Stocks discussed on the in-depth session of Jim Cramer's Mad Money TV Program, Wednesday June 20.
With Fed Chairman Ben Bernanke indicating that he will keep interest rates low for at least the next couple of years, stocks will continue to be the best investment. Bond rates will be so low that the advantage of dividend stocks will be obvious. Even stocks performing poorly seem to have the floor of their dividends beneath them. Procter & Gamble (PG) pre-announced that business was worse than expected, but the 3.72% dividend cushion kept the stock from dropping too low on the news. Walgreen (WAG) has opted to buy a minority stake in British pharmacy Boots, while the perception is that management should fix the domestic business before investing overseas. However, with a yield of 3.8%, there may be investors who will stay in WAG in spite of the negatives. If a stock has a strong yield, not all investors will want to sell, even if the news isn't good.
Cramer took some calls:
Bank of America (BAC) is doing the right thing by cleaning up the balance sheet, but JPMorgan (JPM) is the better stock right now. While Cramer called CEO Jamie Dimon a "loser" a couple of weeks ago, Cramer defended his statement by saying "of course, if he lost that much money, he was a loser... but now he's ready to be a winner, and it's a new season for JPM."
Procter & Gamble (PG): "I'm flabbergasted by how badly it's doing."
As summer goes into full swing, investors should keep in mind that summer is the weak season for tech. Add to this pattern the weakness in Europe; 20% of tech sales are on the Continent. In addition, there has been some tepid news coming out about the sector: Oracle (ORCL) said Europe was not so bad, but the only reason the stock rose was that earnings were not as terrible as expected. Microsoft (MSFT) now has a tablet, which is not a positive announcement for competitors Dell (DELL) and Hewlett Packard (HPQ). Apple (AAPL) has a gap in its product shift between iPhone 4 and iPhone 5. Google (GOOG) is too levered to Europe. While Cramer would not sell all of these positions, he would at least take profits in all major tech stocks apart from Apple, since it has some major catalysts signaling a strong second half of the year. In spite of the product gap, the iPhone 5 will generate excitement, along with Apple TV. Cramer thinks Microsoft's tablet is bad for Dell. He would take profits in Microsoft, wait for it to decline to $29, and then buy more.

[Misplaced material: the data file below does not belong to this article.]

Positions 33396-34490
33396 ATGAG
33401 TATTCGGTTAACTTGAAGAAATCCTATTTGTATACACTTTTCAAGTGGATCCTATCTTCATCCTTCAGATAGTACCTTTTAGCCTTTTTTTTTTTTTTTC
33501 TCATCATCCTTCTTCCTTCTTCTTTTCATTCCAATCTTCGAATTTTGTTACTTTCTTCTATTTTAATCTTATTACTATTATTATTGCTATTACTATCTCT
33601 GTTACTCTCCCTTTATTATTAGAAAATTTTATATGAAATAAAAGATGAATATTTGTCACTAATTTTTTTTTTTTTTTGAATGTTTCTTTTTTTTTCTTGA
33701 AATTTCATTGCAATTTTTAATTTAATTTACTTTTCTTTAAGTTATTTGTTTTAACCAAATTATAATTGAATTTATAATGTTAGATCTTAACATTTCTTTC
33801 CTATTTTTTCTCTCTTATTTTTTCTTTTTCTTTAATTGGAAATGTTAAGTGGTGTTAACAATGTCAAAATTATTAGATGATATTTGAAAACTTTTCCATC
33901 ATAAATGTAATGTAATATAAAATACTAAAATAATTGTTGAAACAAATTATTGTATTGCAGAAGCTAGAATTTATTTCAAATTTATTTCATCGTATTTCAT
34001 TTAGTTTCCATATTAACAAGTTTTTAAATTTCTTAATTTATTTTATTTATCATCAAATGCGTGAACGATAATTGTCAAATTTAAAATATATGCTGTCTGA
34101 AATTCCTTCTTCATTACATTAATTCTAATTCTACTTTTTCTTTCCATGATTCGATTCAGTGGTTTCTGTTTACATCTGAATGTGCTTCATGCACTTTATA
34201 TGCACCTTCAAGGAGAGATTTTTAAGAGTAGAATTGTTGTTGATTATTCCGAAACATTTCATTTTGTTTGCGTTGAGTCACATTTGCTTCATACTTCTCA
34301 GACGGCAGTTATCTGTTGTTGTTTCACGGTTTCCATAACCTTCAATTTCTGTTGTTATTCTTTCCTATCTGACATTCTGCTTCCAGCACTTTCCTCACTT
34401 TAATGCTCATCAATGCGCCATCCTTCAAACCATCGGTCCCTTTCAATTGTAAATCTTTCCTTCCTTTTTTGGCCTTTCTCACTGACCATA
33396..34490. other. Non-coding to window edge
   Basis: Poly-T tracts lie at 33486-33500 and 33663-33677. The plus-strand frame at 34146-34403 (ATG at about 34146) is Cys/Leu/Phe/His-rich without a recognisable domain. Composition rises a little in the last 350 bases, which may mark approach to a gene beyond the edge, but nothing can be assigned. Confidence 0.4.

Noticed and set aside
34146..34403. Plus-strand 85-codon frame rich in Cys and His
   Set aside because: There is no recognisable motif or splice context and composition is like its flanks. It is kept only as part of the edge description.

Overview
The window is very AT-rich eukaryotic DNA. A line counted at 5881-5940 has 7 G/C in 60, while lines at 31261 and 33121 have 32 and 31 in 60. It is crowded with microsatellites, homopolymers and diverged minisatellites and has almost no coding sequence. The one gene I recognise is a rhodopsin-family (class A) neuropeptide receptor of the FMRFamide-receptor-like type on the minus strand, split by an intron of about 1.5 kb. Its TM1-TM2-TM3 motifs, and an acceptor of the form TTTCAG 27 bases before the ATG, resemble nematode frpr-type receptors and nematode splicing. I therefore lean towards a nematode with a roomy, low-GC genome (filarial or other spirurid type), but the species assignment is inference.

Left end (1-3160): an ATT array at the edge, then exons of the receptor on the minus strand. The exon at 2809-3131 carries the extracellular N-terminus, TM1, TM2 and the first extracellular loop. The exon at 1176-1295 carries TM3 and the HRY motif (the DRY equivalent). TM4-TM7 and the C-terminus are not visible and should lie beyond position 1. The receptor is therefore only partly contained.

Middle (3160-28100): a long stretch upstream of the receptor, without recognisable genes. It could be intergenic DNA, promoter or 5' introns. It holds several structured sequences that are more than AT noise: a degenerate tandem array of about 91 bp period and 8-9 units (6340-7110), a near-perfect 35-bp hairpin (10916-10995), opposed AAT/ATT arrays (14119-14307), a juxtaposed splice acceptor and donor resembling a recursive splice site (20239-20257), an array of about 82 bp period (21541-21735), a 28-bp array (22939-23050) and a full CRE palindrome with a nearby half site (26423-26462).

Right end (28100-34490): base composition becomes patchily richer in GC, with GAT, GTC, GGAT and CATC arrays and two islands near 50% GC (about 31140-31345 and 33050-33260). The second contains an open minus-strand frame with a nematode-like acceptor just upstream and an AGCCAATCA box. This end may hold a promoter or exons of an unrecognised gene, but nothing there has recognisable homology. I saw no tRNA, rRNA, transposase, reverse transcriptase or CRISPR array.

Bill Maloney, Vice President, Statoil (STO)
Statoil (STO) is the largest offshore operator by production and has a 4.4% yield. This Norwegian company has the best of both worlds, with growing international assets and significant exposure to onshore domestic shales, like the Bakken and the Eagle Ford. This stock isn't as risky as other European stocks, since Norway has its own currency and won't necessarily be brought down by problems with the euro. When asked why the company has so much exposure to natural gas, Vice President, Bill Maloney, replied that he believes natural gas may become the fuel of choice, although things are "a bit rough at the moment" for the fuel. Cramer likes Statoil's growth and dividend.
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